Protesters threw water bottles and shook the fence separating them from a line of law enforcement officers near the White House nearly six hours after the citywide curfew took effect. The officers quickly approached and started firing pepper bullets and pepper spray.

A firework that appeared to be launched by the protesters hit the base of the fence.

The firework, which appeared to come from the protesters, hit the ground right by the fence, toward the west side of 16th Street NW.

“I was trying to shake the fence. They just kept shooting me,” said Adam Campbell, 31, a software engineer from Frederick, Md., who was struck by pellets filled with an irritant powder. He sat cross-legged on a curb afterward, having trouble catching his breath as others offered water to flush his eyes. He was then helped to a “medic station” near St. John’s Episcopal Church.

Zoe Wilocutts, 18, from Takoma Park, Md., said she wasn’t provoking anyone before she was struck.

She said she was kneeling and holding her hands in the air 10 feet away from the fence when an officer fired a pepper ball that struck her in the face. Her nose and eyes began burning intensely, she said in an interview minutes later, as a golf ball-size welt rose up from her jaw.

A friend poured water into her bloodshot eyes.

The crowd at Lafayette Square dispersed minutes later.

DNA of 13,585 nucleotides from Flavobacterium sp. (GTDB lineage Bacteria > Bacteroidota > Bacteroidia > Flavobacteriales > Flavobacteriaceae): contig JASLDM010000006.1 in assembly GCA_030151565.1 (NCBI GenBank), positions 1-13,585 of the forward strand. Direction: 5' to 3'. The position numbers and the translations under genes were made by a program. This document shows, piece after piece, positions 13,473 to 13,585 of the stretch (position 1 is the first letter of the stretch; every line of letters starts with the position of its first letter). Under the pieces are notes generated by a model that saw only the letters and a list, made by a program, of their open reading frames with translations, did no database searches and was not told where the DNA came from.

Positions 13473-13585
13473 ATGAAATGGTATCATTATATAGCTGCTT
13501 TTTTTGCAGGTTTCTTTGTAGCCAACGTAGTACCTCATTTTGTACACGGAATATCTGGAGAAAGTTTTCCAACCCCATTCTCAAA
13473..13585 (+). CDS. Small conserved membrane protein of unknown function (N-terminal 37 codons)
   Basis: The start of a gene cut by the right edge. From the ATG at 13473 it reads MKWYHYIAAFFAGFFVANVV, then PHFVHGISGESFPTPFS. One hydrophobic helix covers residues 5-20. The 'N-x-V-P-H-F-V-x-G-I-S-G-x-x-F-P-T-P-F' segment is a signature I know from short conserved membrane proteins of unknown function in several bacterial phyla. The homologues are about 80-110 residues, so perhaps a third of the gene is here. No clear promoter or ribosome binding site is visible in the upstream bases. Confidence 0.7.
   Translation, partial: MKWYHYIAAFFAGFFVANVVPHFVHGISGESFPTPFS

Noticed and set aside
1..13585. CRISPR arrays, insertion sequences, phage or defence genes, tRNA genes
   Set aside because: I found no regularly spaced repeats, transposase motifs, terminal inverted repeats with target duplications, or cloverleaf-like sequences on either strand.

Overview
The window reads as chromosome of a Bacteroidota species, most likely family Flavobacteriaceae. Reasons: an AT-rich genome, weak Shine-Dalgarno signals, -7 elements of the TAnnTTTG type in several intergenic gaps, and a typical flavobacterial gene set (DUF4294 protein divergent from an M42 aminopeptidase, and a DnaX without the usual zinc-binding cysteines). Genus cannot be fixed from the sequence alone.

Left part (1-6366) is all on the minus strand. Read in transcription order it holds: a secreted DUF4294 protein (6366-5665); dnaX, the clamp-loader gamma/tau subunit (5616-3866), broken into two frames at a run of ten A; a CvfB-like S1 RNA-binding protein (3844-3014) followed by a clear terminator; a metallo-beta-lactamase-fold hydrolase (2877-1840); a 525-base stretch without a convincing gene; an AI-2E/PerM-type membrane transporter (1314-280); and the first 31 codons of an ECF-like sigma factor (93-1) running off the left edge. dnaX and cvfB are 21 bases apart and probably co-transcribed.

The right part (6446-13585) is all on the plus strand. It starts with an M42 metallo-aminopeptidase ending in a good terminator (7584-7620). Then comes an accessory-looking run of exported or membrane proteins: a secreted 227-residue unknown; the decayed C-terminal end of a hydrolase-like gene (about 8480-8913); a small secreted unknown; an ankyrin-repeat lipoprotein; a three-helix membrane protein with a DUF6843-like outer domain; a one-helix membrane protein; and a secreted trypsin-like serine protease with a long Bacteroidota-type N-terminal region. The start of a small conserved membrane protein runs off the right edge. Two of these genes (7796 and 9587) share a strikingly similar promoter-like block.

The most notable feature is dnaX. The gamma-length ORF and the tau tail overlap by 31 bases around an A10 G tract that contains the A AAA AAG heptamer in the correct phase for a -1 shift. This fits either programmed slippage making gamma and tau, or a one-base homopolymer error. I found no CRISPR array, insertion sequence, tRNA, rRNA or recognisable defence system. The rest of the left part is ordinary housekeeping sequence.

4:08 a.m.
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Crowd near White House briefly swells to hundreds of protesters hours after curfew

More than four hours after D.C.'s curfew went into effect Tuesday night, splintered groups of demonstrators funneled back to Lafayette Square just north of the White House, with several hundred protesters in the area after 11 p.m. By midnight, small groups began to leave.

The newly arrived protesters rejoined what had become a smaller, some-what rowdier crowd that had been intermittently lobbing water bottles and insults over the 8-foot fence separating the demonstration from a phalanx of armed National Guardsmen. For the most part, the smaller White House contingent had lost steam.

But they whooped and hollered as hundreds of demonstrators returned from a circuitous, nearly 2-mile march through the city. Some gave out hugs. Two chanted: “Reinforcements! Reinforcements!”

The arrival brought an instant shot of energy. One man climbed on another’s shoulders and began to shake the fence.

But as they had through out the night, the other protesters admonished the aggression, telling him to be peaceful. They turned their attention to a man on a megaphone, leading chants of “All Power to the people.”

The group was about a third of the size it had been at 7 p.m., when the curfew began.